But board officials and outsiders say the panel’s longer-term impact will hinge more on how Facebook follows up on all the detailed recommendations and guidance the board has issued as part of its decisions. Since it started making rulings on Facebook’s determinations about what content to allow and what to take down, the panel—a 20-member group called the Oversight Board—has decided eight times against Facebook. It backed Facebook’s decisions three times.
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Those rulings are binding. But the board also issues copious guidance with each ruling, and those recommendations aren’t. The board and outside observers want Facebook to commit to follow those recommendations, too.
“There’s a desire to learn more about how these things are implemented and to see that they are,” said John Samples, a member of the Oversight Board and vice president of the Cato Institute, a libertarian think tank based in Washington, D.C.
The board has become a closely watched experiment in corporate governance for online platforms, which have long struggled with the issue of moderating content. Facebook has two billion active users a day, including heads of state and public figures known to post polarizing statements that can go viral on the platform.
In an interview, Mr. Samples said he felt the board has shown independence from Facebook. “I would be inclined to give it a good grade,” he said. “It’s probably done better than any person would have a right to expect.”
He said the panel’s focus now is implementation. A working group of panel members is tracking how Facebook follows its nonbinding guidance, which he said is in Facebook’s interest to carry out.
The board also wants to see Facebook more clearly explain to users why it takes action on some content. “What we hope is that through insisting on a series of cases on more procedural fairness, more consistency, more explanation of reasons, that Facebook will gradually be nudged in the direction of solving these problems as they arrive,” said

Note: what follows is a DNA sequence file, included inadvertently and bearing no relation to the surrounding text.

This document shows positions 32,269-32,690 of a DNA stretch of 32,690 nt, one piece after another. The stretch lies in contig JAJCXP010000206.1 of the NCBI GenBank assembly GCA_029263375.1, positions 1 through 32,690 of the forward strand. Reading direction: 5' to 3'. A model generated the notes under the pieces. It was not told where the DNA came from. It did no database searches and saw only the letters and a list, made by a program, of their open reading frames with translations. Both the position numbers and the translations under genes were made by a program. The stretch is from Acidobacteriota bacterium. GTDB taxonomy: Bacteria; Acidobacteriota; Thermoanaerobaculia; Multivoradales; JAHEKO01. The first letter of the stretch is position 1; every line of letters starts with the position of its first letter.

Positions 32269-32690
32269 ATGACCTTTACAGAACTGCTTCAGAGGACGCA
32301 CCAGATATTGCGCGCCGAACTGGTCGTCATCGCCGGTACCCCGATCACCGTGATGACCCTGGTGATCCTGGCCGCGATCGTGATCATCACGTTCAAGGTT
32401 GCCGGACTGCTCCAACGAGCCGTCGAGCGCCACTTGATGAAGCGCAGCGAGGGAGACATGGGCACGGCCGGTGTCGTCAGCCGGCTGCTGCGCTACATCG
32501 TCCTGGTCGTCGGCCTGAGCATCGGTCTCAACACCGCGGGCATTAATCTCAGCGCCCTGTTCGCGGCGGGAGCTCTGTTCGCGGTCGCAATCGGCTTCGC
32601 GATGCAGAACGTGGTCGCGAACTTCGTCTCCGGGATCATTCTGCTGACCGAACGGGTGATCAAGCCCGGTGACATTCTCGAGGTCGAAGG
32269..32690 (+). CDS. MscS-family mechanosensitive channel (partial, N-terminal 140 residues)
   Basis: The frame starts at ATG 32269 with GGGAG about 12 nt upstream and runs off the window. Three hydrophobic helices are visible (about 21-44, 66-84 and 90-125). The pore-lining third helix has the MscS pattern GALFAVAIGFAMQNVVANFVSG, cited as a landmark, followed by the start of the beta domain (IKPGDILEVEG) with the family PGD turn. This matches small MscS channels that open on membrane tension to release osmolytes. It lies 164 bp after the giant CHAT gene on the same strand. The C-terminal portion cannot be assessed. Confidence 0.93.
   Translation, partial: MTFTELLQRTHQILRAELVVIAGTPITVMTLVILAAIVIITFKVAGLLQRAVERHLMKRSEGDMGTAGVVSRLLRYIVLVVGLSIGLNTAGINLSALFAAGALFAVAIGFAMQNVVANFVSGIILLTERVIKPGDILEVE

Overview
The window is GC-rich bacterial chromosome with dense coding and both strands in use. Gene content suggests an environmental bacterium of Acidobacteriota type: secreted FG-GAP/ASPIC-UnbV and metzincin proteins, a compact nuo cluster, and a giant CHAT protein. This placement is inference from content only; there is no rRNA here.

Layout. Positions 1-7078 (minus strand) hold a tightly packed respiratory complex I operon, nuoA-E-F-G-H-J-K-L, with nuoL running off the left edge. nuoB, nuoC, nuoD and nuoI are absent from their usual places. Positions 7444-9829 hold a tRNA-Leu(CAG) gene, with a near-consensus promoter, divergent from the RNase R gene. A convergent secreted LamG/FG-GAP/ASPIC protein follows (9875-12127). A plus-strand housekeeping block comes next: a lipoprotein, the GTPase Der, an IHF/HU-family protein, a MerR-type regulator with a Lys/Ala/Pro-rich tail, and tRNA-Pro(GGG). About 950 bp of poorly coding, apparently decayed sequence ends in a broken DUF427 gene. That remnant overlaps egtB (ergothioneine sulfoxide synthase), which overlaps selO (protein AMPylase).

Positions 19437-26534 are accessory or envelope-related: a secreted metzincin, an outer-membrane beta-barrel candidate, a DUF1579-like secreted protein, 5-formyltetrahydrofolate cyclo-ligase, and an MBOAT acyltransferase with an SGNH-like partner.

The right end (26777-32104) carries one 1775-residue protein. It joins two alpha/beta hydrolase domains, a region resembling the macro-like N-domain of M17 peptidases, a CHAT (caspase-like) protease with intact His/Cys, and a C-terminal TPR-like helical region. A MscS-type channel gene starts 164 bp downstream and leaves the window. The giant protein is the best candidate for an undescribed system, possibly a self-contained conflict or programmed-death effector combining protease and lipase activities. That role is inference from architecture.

another member of the board and a constitutional law professor at Stanford Law School.
The board is currently searching for new panelists to expand its ranks to 40 from 20. It is also preparing a report on its work so far, with plans to publish that later this year, alongside the findings of the working group.
“We’re following Facebook’s responses to the recommendations closely,” said Thomas Hughes, director of the Oversight Board administration. Mr. Hughes isn’t a board member but is part of the independent team that Facebook set up to operate the group. “This is a long-term journey,” he said.
Evelyn Douek, a lecturer at Harvard Law School who has tracked and written extensively about the board’s work, said it was promising that the board was “pushing against its current limited remit and trying to have a broader impact on Facebook’s systems.” She has written that some of Facebook’s responses to the board’s recommendations were vague and lacked specific deadlines or concrete measures for adhering to the panel’s guidance.
A Facebook spokesman said the board was “already having a demonstrable and significant impact on Facebook” and that it had implemented nearly all of the board’s recommendations, including adopting a new protocol for public figures like Mr. Trump.